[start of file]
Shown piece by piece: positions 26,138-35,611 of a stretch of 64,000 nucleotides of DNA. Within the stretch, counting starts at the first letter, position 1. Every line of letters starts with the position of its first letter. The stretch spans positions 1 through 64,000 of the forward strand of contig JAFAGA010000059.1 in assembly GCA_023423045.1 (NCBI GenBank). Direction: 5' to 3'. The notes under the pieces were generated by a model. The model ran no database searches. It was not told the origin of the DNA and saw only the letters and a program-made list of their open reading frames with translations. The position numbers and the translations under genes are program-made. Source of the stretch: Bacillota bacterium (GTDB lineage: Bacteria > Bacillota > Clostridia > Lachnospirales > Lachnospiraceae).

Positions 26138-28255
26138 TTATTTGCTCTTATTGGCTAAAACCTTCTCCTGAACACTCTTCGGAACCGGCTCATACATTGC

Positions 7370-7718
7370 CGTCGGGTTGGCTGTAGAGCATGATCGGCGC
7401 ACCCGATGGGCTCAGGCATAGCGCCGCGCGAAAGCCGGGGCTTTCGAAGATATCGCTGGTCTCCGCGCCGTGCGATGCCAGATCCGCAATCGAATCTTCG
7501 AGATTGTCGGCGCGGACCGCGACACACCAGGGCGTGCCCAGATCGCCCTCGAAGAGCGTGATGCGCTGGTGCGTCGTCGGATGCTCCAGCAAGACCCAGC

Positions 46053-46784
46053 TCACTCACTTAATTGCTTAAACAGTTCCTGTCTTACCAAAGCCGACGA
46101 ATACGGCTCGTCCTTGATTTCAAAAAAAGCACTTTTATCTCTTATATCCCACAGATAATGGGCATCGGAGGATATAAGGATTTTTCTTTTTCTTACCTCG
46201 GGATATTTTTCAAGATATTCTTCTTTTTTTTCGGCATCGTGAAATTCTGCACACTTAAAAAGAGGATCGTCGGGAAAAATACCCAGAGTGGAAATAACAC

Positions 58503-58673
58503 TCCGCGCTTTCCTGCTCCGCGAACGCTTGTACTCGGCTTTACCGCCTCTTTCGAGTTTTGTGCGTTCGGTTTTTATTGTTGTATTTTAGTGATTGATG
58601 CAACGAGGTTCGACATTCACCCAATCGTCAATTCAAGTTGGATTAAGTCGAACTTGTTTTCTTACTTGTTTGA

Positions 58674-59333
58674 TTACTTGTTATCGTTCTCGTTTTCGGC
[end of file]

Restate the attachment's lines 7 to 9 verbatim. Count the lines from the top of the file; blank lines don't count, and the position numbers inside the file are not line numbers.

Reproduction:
7501 AGATTGTCGGCGCGGACCGCGACACACCAGGGCGTGCCCAGATCGCCCTCGAAGAGCGTGATGCGCTGGTGCGTCGTCGGATGCTCCAGCAAGACCCAGC

Positions 46053-46784
46053 TCACTCACTTAATTGCTTAAACAGTTCCTGTCTTACCAAAGCCGACGA